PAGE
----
Japan P.E.N. Club holds Day of Peace Symposium in Okinawa, speakers say Okinawa still feels anguish of war

Japan P.E.N. Club holds Day of Peace Symposium in Okinawa, speakers say Okinawa still feels anguish of war

On the afternoon of May 20 at the Okinawa Convention Center in Ginowan City, speakers exchange opinions on Okinawa and literature at the Japan P.E.N. Club's Day of Peace Gathering. (Photograph provided by Futoshi Hanashiro)


May 20, 2018 Ryukyu Shimpo


On May 20 the Japan P.E.N. Club held its 34th Day of Peace Symposium at the Okinawa Convention Center, which was themed “People, Island Life, Okinawa and Literature.”

Nine authors, poets, and journalists attended from outside of Okinawa, giving keynote speeches and holding a panel discussion.

Expressive persons in the realm of Okinawan literature that depicts military base issues and the Battle of Okinawa spoke together with the goals of conveying Okinawa’s suffering nationwide and brainstorming what literature can do for peace.

This is the first time this event was held in Okinawa. Eight hundred people attended and listened eagerly to the writers’ arguments.


Former president of the Japan P.E.N. Club and novelist Jiro Asada gave a keynote speech titled “How War and Literature are Considered in Okinawa.” Asada said, “Literature depicts the truths of human suffering.

Without suffering, literature cannot be born.

” He touched on Okinawa being at the mercy of military base issues with the words, ”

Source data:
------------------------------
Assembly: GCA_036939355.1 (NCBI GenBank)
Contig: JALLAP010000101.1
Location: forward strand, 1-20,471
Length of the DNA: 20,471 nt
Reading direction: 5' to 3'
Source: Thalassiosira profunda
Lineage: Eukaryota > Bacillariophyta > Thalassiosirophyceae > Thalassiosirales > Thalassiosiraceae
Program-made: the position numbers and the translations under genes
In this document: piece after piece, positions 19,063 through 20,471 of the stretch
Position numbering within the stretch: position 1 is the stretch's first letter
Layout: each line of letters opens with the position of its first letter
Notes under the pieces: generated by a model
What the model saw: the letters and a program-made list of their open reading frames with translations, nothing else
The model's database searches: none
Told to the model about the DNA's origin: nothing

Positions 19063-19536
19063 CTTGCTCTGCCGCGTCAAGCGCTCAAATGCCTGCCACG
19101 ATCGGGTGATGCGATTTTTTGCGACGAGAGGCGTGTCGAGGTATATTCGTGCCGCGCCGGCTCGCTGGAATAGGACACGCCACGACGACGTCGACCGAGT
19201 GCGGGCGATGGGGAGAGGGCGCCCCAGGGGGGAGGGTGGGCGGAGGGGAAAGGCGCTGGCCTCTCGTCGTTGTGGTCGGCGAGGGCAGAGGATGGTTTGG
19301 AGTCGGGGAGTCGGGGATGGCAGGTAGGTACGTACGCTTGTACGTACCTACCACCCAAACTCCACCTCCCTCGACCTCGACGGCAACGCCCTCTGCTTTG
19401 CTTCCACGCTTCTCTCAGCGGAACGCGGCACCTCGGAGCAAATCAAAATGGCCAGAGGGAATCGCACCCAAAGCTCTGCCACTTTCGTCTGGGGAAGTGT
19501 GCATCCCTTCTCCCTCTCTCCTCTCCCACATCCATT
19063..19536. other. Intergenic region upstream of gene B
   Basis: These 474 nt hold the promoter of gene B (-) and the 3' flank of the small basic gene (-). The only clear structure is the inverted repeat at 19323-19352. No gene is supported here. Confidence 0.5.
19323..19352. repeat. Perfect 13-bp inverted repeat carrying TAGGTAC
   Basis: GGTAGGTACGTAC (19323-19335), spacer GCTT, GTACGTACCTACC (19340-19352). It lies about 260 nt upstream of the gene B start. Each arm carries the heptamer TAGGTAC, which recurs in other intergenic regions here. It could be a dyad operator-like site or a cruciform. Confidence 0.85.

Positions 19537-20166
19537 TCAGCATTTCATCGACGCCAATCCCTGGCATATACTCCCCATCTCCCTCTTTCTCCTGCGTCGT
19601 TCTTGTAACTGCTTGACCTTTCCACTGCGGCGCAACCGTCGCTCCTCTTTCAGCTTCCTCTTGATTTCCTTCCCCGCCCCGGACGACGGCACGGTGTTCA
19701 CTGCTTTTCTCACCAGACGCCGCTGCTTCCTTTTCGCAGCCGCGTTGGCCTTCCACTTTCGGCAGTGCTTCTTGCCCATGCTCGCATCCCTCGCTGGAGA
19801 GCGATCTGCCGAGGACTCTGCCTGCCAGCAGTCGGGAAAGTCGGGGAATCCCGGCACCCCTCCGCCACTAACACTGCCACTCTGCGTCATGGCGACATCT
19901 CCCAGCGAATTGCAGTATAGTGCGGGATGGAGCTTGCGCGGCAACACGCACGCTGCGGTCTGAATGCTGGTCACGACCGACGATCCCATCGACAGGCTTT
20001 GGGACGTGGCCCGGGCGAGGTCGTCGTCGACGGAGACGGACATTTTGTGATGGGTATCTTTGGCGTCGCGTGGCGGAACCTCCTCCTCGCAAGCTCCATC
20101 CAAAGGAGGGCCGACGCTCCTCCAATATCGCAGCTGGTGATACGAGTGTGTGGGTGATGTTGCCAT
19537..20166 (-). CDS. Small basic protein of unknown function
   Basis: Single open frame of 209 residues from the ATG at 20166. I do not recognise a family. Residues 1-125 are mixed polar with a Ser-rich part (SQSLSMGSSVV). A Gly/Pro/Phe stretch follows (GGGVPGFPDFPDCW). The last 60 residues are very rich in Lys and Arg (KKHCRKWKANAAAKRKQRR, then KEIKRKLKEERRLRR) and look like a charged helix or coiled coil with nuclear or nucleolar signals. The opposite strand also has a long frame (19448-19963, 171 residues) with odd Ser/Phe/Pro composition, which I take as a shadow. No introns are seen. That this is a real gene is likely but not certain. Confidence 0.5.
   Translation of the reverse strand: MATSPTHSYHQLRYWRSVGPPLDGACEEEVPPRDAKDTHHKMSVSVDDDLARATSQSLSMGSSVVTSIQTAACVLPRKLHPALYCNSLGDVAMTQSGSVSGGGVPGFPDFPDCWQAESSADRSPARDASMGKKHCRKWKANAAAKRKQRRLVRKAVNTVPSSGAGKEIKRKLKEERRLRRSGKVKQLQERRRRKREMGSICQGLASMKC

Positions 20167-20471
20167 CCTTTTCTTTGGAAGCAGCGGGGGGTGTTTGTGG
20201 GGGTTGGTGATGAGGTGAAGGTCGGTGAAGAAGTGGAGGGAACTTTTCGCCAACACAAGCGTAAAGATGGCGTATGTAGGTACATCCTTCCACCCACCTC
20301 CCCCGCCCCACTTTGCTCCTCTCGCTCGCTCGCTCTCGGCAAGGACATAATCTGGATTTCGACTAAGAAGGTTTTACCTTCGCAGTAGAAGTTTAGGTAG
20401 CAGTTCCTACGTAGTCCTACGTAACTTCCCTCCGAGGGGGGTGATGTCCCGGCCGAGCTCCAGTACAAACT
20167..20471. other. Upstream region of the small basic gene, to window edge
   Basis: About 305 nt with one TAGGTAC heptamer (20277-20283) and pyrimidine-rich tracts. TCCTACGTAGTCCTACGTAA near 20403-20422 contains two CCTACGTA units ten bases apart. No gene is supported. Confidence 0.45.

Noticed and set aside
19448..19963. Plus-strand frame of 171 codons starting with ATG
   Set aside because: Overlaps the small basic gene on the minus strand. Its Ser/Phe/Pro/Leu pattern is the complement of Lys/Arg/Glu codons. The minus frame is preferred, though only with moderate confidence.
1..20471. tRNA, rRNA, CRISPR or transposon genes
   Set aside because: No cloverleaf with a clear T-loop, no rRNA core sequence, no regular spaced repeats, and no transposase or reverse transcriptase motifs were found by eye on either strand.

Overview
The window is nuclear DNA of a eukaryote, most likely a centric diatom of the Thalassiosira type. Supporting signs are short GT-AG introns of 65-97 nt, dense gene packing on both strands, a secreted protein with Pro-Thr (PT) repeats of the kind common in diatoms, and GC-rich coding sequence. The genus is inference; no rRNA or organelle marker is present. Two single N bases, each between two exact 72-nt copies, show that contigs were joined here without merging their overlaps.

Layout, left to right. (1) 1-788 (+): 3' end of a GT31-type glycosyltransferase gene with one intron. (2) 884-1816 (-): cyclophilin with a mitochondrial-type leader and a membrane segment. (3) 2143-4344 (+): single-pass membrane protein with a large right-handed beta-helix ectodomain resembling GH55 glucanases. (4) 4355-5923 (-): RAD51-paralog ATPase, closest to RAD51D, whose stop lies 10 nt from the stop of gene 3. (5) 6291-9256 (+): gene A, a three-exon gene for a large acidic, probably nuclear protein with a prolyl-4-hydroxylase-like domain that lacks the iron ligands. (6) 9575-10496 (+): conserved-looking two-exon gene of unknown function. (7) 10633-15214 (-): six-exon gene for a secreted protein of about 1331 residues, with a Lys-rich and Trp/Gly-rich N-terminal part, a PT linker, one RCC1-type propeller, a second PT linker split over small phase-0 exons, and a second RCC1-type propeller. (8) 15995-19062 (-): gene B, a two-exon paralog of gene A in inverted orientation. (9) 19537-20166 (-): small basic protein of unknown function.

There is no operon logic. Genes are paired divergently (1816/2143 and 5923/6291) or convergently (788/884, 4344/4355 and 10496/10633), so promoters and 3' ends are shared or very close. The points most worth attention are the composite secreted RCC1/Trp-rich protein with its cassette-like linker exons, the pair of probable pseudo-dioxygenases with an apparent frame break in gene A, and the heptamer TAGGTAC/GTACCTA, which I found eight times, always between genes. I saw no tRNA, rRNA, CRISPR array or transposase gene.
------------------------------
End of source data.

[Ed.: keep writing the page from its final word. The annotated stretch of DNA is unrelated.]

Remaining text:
Even now, Okinawa is experiencing the prolonged anguish of war. Ironically, Okinawan literature emits radiant brilliance.”
Participating in the subsequent panel discussion were Asada; writers Shinobu Yoshioka, Keiko Ochiai and Dorian Sukegawa; literary critic Minato Kawamura; journalist Shigenori Kanehira; Okinawan writers Sadatoshi Oshiro and Eiki Matayoshi; and poet Yoichiro Yae.
Oshiro spoke about Okinawan literature that paints images of Okinawa, military base issues, and the like. He said, “[Okinawa] suffers damages from the bases, injury from the power of the state, and even when we [Okinawans] raise our voices we are depicted as weaklings.

This is why such literature is born in Okinawa.

I hope we pursue literature’s potential to ethically fight against authority, in correspondence with the times and circumstances.”
Matayoshi said, “U.S. military bases are causing various problems throughout the world.

Okinawan literature is universally relevant in that it depicts Okinawan people’s tyrannization by the bases.”

Kawamura said, “In the several decades of the postwar period, Okinawa has continued to be controlled by the U.S. military, and is still tormented by bases that have not been even slightly diminished since Okinawa’s return [to Japan]. As such, Okinawan literature has the power to change Japanese literature, and I especially want mainland people to read it.


(English translation by T&CT and Erin Jones)


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